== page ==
Three months ago I moved my website and blog manuelgruber.com to a static Jekyll site. It’s a great system to post articles without a heavy web system like Wordpress in the background. You just use plain text files and then create html files with one easy command. For text formatting you can use Markdown, an easy syntax for plain text.
Table of contents
- Don’t use Github pages for publishing
- Solution for automated publishing
- Live and test website (PRO and REL)
- Use CI and CD for automation
- Step 1: AWS
- Step 2: Wercker
- Step 3: Prepare repository
Don’t use Github pages for publishing
Jekyll was created by Tom Preston-Werner, the founder of Github. And a nice feature of Github is the Jekyll support on Github pages. Just push your articles together with a few configuration files and your website is online within seconds. The result: Your website is online without hosting costs and nice Git integration. That sounds great, but there’re some disadvantages and restrictions. The most important reasons why I don’t use Github pages:
- Github pages generates Jekyll sites only in safe mode. That means that it’s not possible to extent Jekyll functions with additional plugins. And a lot of great plugins are available. With different strategies you can bypass the problems, but they’re more or less hacks.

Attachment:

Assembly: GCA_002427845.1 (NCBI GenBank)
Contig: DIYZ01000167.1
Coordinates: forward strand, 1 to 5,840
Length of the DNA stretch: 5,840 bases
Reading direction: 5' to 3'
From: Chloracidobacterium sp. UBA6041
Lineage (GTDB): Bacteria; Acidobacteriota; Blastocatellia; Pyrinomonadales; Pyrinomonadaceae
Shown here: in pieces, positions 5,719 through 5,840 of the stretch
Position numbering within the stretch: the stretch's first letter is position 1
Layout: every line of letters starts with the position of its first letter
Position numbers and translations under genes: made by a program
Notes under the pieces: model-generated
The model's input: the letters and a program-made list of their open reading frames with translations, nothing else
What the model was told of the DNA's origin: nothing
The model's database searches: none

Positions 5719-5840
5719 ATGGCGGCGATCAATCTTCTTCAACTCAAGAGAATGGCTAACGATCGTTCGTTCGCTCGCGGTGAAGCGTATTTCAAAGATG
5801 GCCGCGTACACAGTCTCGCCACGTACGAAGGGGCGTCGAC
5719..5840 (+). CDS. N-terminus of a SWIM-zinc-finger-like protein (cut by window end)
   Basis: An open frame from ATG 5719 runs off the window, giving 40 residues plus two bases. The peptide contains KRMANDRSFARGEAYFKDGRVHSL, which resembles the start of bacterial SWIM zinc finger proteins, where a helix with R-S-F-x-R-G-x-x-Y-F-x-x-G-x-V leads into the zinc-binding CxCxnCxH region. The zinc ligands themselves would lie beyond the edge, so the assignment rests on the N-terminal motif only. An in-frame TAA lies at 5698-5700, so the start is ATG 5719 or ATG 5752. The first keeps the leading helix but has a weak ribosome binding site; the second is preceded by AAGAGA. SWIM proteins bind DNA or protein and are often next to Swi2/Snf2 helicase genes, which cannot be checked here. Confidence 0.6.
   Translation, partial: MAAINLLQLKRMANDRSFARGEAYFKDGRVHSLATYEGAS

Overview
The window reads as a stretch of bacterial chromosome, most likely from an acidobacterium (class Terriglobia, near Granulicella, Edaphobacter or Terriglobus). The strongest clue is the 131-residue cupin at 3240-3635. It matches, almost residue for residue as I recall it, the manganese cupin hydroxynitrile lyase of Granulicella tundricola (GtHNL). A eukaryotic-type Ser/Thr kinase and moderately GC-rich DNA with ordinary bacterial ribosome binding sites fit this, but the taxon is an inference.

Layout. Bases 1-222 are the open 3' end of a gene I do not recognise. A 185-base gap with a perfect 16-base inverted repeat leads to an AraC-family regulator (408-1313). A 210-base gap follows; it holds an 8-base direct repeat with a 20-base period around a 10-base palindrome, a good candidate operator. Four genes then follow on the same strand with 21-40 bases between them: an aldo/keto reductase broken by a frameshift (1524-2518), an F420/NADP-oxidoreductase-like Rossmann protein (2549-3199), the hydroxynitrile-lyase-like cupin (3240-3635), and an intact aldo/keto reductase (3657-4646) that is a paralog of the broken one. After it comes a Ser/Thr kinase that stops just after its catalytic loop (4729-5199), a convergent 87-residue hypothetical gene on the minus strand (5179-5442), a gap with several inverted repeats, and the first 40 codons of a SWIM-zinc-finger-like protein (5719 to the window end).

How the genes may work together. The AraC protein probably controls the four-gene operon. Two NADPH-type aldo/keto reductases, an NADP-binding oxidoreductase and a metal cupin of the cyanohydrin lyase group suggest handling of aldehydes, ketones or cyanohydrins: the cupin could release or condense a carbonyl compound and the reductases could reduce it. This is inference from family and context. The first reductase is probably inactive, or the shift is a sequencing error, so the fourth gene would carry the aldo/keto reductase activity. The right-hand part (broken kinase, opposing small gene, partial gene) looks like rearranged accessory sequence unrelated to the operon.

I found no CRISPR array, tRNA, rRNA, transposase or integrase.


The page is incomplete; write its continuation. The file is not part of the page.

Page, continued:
- The advantage that Github handles the hosting is a big disadvantage, too. First the pages hosted on Github are slow, or at least it feels slow. Secondly I want to control hosting or I need to control it in order to optimize speed and performance. Storing the file on AWS S3 and publishing with the CloudFront as CDN is the better solution. The costs for AWS are minimal (I pay 1 USD per month).
- Publishing on Github means the repository is on Github. Using a public repository for my blog I was worried to push article drafts or other stuff where everybody can check it. That’s the reason why I want a private repository. Github charges for private repositories and Bitbucket not. So I store my Jekyll repository on Atlassian’s Bitbucket.
Solution for automated publishing